Dump Day: A Separate Peace

The setting: Sophomore English class with my BFF.

Sounds like a great time, right? Yeah, we were pretty amped to have a class together. However, we argued endlessly over this book. She loved it; I hated it.

What did I hate exactly? I found it boring mostly. Maybe if I reread it with 27-yr-old eyes I’d like it a little better, but the odds of that happening are…well…zero.

Even though I almost (read as totally) related to our lovely main character, Gene, I didn’t really give a crap about him at all. He was introverted and smart (score!), but he was also kind of a doormat when it came to anything his friend, Phineas, did/said/wanted to do or say. Just typing that made me annoyed and unhappy with this book all over again.

Anyway…the book finally ended (and I’d tell you what happened, as I remember it, but that’d be a major spoiler). My BFF, she cried. What did I do? I laughed–and it was not a laughable event that closed this fine piece of literature.

Dump Day: The Catcher in the Rye

Is this a shitty book, per se? No. I read it, didn’t hate it. Also, didn’t love it.

If you’re not of this generation it feels outdated and unrelatable. Holden Caulfield is a great character in my book snobbish eyes, but in my teenager of the 21st century eyes–he was little pretentious, whiny, and plain annoying.

What a bummer he got to stroll around the city on his own for an afternoon without the hassle of constant human contact via some sort of electronic device. The old soul in me wishes I could do that. But at the same time, I can’t relate to how Holden feels.

For one: I’m an only child. The bond and love he has for his little sister is beyond comprehension to me.

For two: Holden’s “rebellion” isn’t really rebellious at all compared to things I’ve seen, or heard of, my peers doing. He got expelled, skipped town so his parents wouldn’t realize it until after Christmas break (see he’s considerate of other people), and he’s got mad respect for women.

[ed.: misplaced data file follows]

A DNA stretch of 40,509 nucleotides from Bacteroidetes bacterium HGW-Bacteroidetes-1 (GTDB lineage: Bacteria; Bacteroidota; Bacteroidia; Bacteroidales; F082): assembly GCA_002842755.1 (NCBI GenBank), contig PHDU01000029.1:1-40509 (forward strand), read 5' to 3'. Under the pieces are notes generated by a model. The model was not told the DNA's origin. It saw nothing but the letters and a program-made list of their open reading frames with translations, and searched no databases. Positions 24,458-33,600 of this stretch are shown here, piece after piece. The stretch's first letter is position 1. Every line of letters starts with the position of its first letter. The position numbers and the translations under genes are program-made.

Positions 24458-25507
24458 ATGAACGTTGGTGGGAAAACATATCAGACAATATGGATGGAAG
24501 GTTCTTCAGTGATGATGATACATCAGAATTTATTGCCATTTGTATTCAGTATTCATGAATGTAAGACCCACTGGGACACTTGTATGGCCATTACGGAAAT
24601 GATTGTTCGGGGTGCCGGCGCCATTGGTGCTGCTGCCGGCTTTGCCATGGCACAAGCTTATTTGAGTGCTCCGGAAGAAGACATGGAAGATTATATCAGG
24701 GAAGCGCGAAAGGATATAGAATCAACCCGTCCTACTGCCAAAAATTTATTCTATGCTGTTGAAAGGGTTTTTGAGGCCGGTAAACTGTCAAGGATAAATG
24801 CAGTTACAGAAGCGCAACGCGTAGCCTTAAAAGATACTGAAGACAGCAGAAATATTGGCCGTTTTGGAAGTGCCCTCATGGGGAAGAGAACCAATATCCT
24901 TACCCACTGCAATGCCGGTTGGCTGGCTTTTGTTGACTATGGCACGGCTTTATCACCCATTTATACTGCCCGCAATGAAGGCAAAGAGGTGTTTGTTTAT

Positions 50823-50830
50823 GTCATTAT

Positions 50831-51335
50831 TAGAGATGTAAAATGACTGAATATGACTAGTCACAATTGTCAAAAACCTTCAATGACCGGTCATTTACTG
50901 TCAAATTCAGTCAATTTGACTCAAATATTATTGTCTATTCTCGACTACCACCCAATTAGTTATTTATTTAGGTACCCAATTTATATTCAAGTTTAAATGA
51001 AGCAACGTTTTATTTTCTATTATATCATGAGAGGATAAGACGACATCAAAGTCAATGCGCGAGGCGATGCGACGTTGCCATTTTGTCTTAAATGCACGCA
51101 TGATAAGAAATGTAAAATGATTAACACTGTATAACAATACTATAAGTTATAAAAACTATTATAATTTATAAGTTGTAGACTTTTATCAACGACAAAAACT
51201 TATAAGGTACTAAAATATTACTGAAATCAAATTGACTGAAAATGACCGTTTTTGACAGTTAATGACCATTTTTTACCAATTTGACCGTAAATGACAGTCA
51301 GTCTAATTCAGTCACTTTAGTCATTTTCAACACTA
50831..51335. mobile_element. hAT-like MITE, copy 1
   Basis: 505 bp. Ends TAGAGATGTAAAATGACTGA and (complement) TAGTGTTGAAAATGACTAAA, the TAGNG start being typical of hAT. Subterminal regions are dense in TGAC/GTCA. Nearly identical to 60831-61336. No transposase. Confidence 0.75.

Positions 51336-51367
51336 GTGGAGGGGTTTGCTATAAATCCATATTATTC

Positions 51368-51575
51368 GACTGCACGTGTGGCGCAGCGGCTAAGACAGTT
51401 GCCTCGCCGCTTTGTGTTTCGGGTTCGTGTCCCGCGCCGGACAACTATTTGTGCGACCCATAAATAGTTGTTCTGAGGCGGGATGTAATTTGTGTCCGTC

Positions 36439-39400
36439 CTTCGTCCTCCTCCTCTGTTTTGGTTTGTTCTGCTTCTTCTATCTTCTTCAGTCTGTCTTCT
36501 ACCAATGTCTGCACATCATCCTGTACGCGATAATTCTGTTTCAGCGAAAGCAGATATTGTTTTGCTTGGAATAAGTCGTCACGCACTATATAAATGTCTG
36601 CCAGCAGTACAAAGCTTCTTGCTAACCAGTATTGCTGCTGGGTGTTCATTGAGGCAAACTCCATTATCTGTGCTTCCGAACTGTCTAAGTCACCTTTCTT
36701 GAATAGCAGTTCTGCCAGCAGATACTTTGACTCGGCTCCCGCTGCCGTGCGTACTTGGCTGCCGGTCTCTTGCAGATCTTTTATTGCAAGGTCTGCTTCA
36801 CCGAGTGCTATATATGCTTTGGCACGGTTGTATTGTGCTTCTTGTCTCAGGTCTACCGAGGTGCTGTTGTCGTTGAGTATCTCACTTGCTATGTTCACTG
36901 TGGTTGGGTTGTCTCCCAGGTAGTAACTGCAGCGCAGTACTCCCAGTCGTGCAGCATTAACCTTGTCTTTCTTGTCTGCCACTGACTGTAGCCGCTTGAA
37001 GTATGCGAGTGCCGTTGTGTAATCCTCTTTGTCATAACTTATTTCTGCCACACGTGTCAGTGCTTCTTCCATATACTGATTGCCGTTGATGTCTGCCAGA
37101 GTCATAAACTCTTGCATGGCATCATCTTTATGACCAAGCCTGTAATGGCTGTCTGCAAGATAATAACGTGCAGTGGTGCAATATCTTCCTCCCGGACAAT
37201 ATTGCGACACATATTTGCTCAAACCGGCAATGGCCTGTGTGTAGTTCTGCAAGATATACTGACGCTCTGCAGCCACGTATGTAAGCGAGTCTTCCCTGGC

He’s concerned about Jane (considerate again) and shops for a gift for his little sister (more consideration). Yet how he ends up in a mental instituation was always unclear to me. I wanted to know what caused the breakdown, or at least how it played out and when.

All in all, it was a good read. An easy read. But it wasn’t really satisfying or as magnificent as my mom made it out to be. Granted, she could have been Holden’s Jane when she read it and therefore probably related far more than I could. Plus, the thought of it being banned–for profanity–baffles me to this day.

Dump Day: Anna Karenina

Maybe my dislike isn’t fully founded. I never actually finished the book. But, I do love Russian lit–especially from this period.

I’m not a big Tolstoy fan, even when it comes to short stories. However, I thorougly enjoy Hadji Murad. So maybe my opinion is still worthy. I tried reading this after a professor I liked recommended it under the pretense that it is his best novel and would change my mind about Tolstoy.

At first, I was into it. There was a lot of family history and back story and all that I expected from such a book. I read approximately half of it, and until that point I truly believed I was being swayed to the Tolstoy camp. But then it started to slow down and talk a lot about some sort of horse race and…I gave.

It took me about a year to get that far into it. I persistently read other books at the same time because I thought it’d keep me from getting too tired or discouraged after Anna Karenina slowed down. Yet it didn’t. However, I will go ahead and admit that the ultimate downfall is simply that I do not like Leo Tolstoy. Sorry.